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Plaintiff, a temporary employee on a construction job suffered a diabetic attack at work. Six days later, the plaintiff was terminated along with several others. After exhausting her administrative remedies, the plaintiff sued her employer in the Eastern District of Texas, bringing claims for damages under the ADA, alleging she had been discriminated against due to her diabetes.The circuit court found that the evidence was that plaintiff was terminated immediately after an event that highlighted her ADA-protected disability. The court reasoned proximity of her diabetic episode on the job and her termination was sufficient to constitute a prima facie case that she was included in the group to be terminated for ADA violative reasons. The court further found that plaintiff has presented evidence sufficient to rebut the defendant’s nondiscriminatory reason for termination and show that a fact question exists as to whether that explanation is pretextual. Thus, the plaintiff established the elements of her prima facie case and she has also presented “substantial evidence” that the defendant’s nondiscriminatory rationale for her inclusion in the reduction in force was pretextual. An issue of material fact remains regarding whether the defendant discriminated against the plaintiff on the basis of her disability by including her in the reduction of force. View "Gosby v. Apache Industrial" on Justia Law

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The Fifth Circuit affirmed the district court's judgment in this civil rights action brought by plaintiff against his prior employer with one exception: the court reversed as to the hostile work environment claim. The court concluded that, under the totality of the circumstances, a single incident of harassment, if sufficiently severe, can give rise to a viable Title VII claim. In this case, the incident plaintiff has pleaded, that his supervisor directly called him a racial epithet containing the n-word in front of his fellow employees, states an actionable claim of hostile work environment. The court remanded for further consideration. View "Woods v. Cantrell" on Justia Law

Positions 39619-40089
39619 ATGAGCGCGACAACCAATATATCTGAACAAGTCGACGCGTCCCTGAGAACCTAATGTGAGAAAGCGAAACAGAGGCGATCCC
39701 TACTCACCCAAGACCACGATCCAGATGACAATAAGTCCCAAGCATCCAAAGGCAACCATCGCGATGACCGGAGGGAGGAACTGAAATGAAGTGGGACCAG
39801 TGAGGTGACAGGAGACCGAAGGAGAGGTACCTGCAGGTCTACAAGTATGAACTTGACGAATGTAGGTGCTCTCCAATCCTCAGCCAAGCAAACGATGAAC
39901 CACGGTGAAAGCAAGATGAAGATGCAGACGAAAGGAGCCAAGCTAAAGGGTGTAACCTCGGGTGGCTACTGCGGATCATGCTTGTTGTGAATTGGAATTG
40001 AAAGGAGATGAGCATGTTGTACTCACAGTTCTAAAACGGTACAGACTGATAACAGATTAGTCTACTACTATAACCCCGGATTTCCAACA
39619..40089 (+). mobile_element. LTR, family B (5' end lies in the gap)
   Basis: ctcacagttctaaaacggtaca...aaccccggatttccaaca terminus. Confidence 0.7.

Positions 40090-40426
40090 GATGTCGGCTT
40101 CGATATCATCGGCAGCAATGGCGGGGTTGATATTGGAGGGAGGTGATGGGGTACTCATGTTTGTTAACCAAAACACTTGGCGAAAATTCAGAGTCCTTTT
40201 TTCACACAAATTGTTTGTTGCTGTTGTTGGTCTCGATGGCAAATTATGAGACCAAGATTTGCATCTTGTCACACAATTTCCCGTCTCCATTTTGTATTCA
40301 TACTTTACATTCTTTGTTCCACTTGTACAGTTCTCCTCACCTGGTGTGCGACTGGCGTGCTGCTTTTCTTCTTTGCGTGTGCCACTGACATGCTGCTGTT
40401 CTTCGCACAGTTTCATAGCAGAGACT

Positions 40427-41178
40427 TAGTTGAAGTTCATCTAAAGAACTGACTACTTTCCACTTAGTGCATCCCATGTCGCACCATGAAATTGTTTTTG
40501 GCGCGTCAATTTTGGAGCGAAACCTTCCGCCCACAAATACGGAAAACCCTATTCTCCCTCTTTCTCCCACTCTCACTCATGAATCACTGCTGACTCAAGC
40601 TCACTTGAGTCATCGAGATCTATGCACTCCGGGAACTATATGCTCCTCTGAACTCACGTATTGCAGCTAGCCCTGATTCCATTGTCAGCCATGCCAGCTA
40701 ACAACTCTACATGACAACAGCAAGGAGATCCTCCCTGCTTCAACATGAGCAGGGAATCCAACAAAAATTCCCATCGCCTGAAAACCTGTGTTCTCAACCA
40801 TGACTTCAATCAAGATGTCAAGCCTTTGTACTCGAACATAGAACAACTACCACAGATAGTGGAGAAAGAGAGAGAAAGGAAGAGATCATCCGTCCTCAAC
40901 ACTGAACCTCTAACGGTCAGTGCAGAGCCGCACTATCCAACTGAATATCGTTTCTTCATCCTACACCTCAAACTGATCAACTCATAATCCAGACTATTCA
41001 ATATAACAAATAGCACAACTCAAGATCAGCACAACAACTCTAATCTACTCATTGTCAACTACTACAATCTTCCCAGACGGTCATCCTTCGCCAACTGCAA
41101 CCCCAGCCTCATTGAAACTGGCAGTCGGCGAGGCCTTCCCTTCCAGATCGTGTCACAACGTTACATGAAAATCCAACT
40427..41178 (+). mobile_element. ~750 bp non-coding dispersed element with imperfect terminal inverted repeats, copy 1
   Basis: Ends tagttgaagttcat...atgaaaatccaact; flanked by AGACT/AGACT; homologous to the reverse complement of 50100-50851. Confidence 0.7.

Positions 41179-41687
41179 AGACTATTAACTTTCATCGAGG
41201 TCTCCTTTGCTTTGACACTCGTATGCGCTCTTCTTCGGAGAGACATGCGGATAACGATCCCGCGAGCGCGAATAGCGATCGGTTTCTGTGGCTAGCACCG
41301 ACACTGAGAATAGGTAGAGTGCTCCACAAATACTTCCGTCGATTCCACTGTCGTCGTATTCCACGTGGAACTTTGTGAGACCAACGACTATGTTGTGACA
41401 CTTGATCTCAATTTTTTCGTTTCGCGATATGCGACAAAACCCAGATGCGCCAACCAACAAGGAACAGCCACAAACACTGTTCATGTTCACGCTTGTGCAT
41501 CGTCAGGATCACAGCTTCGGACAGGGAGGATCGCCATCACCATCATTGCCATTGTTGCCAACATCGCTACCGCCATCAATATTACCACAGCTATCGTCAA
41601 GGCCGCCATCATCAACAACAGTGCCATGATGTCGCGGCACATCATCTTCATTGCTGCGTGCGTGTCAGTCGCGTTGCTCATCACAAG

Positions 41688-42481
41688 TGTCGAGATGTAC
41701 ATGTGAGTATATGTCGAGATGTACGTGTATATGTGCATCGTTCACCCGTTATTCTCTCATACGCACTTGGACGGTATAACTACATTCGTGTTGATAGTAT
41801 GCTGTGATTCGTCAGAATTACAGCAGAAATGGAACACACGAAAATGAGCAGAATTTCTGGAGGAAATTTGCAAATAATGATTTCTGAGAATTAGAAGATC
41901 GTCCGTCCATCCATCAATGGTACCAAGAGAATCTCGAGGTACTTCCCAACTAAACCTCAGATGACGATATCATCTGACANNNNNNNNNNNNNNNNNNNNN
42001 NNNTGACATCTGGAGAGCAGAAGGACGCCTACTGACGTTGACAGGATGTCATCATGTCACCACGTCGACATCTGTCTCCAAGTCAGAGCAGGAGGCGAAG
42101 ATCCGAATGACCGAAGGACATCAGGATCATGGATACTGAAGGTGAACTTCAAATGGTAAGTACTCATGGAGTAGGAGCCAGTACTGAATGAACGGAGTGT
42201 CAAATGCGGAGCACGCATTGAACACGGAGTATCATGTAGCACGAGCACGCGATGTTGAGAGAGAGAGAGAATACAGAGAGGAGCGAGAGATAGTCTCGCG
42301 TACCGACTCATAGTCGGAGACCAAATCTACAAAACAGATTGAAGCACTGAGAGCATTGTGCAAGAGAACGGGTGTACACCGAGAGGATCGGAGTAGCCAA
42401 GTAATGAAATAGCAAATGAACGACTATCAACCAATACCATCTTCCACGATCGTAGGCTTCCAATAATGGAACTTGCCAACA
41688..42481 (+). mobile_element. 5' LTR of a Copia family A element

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The Fifth Circuit affirmed in part and reversed in part the district court's grant of summary judgment dismissing plaintiff's claims for sexual harassment and retaliation against the City of Houston. Plaintiff's claims stemmed from the repeated viewing of a private, intimate video of plaintiff by two senior firefighters. While the court agreed that there is no genuine dispute of material fact as to plaintiff's retaliation claim, the court disagreed with the district court's conclusion that no genuine issue exists as to her sexual harassment claim and that summary judgment for the City was appropriate.In this case, it is undisputed that plaintiff, a woman, is a member of a protected class and that she experienced unwelcome harassment; the harassment was based on sex and thus based on plaintiff's status as a member of a protected class; plaintiff has presented sufficient evidence to create a genuine dispute of material fact as to whether the harassment was severe or pervasive enough to create an abusive and hostile work environment; and the conduct was objectively offensive to plaintiff and affected a term or condition of her employment. The court also concluded that plaintiff has presented sufficient evidence to create a genuine dispute as to whether the City knew or should have known about the harassment, and thus can be held liable. View "Abbt v. City of Houston" on Justia Law